What is it with breakfast?
Take the breakfast buffet as the Pullman in Khon Kaen. There is enough food here for the hungry German participants in a major convention, but there is no major convention. There are about four of us. Huge serves of veggies, salads, meats, soups, cheese, fish (last night's sushi? no thanks) are lying untouched in bain-maries and on plates all around the place. Who is going to eat all this?
Let E@L think of the mathematical description of this inverted homeopathic situation --- How about the ratio of unnecessary food to guests decreases according to the inverse exponential of the number of guests. A graph that slides from a number approaching infinity at the Y-axis (when there are zero guests) in a curve down to the X-axis (Y=0) as the number of guests approaches an appropriate number for the amount of food, and it then goes -Y when there is not enough breakfast. (Tom, am I anywhere near right?)
E@L makes barely a dent in this Siamese Babette's feast. He has a bowl of muesli, diced fruit and yoghurt, and he dehydrates two pieces of wholemeal bread in the "toaster". (What? No Vegemite?) The seventeen staff give him a Sawadee as he leaves for his 9am pick-up.
Outside, the poor struggle for 30Bht or so to get a bowl of noodle soup or a som-tam at the roadside stalls (and bloody delicious they are too).
E@L's sales guy has a gleaming black Beemer. It looks new, but shows 260,000km on the clock. He drives like Mark Webber in pole position, and E@L is thrown several centimetres into the faux leather seat as we accelerate up the nearly empty main street. This is OK except that the dashboard displays a *CHECK BRAKE FLUID LEVEL* warning in read-me red. E@L points this out.
"Fluid leaking, ABS dual system," he says.
"Are we able to stop?" E@L asks, somewhere between amused and fearful for his life.
"Yes," he replies and smiles. E@L wonders about emergency evacuation to Singapore.
That conversation was a lot of English for him. Almost everything E@L says to him is answered with a faux smile and "Yes." E@L is not saying this as a criticism, as his Thai, despite 13 years of visiting Thailand is a pathetic nit noi, mak.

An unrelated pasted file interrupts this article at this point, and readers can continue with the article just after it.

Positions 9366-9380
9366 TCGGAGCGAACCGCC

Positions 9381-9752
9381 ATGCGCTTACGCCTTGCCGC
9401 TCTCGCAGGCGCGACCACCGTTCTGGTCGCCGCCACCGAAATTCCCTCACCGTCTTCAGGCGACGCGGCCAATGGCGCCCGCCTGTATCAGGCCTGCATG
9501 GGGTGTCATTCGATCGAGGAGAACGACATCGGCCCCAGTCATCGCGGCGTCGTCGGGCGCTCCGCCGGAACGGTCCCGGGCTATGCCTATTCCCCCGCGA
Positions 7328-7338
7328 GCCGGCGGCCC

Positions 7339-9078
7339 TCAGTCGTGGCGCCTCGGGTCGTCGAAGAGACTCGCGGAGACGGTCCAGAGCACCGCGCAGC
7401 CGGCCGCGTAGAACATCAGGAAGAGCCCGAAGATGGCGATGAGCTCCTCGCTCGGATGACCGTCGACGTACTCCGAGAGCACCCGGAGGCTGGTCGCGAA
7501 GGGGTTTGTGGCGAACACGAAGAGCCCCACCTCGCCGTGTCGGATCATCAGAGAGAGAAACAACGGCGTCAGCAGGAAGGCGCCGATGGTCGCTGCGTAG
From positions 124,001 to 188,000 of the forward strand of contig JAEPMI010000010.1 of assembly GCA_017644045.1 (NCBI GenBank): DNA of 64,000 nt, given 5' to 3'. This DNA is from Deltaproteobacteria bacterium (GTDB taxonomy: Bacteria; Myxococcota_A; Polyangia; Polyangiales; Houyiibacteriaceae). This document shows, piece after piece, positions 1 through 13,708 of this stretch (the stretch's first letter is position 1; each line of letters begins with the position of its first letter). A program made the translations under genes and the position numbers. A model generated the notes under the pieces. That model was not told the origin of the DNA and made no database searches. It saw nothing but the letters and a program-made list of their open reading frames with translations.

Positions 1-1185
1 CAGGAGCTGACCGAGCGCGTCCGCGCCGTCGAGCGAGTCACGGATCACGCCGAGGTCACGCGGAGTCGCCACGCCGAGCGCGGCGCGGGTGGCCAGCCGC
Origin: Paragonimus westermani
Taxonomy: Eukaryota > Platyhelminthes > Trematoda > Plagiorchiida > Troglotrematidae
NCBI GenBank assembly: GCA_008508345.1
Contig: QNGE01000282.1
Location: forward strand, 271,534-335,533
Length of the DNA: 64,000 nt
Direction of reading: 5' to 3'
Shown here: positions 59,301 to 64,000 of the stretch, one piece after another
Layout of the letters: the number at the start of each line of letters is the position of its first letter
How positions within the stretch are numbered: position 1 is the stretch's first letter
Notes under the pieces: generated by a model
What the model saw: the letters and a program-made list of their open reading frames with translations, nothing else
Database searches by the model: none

"I couldn't get to sleep last night. There is a club somewhere, boom boom boom, music," complains E@L as a way of making conversation in the dreadfully quiet car.
"Are there girls there?"
He is silent.
"Girls, ladies, at the club?"
"Club? Ladies, yes," he says and smiles again.
E@L's evening is sorted.
True to form for E@L's hospital visits to inconveniently distant places, the customer will not be available until tomorrow. "You free morning," he says. "I pick you afternoon, we go KKU."
They head back to town, but E@L sees the turn-off to his hotel whiz by.
"Where are we going?" E@L asks.
"Service. Car brake problem."
"Well, do you really expect me to sit and wait for your brakes to be fixed?"
"Yes," he says. It that yes, I do want you to wait, or yes, as in I have no idea what you just asked?
"Can't you take me back to the hotel?"
"You want go hotel?"
E@L nods with an incredulous eyebrow raised.
"OK, I pick you up afternoon."
"What time?" E@L asks.
"Yes," he answers.
E@L holds up his watch and tap it. "What time will you pick me up?"
He smiles and nods, he gets it. "Seven," he says. He corrects himself, "Twenty o'clock." Then again, "Twelve."
E@L smiles and pats him on the shoulder. "OK, see you midday."
"Yes," he says.
E@L has time to write this blog and to charge all of his gadgets. Excellently typical morning on the road in Thailand.
Two Advertisements For Myself: Signed Lock In Copies and Tomorrow’s Appearance in Beavercreek - And they are: 1. Remember, if you are not in the path of my Lock In book tour that begins later this month, you can still get signed copies of the book fro...
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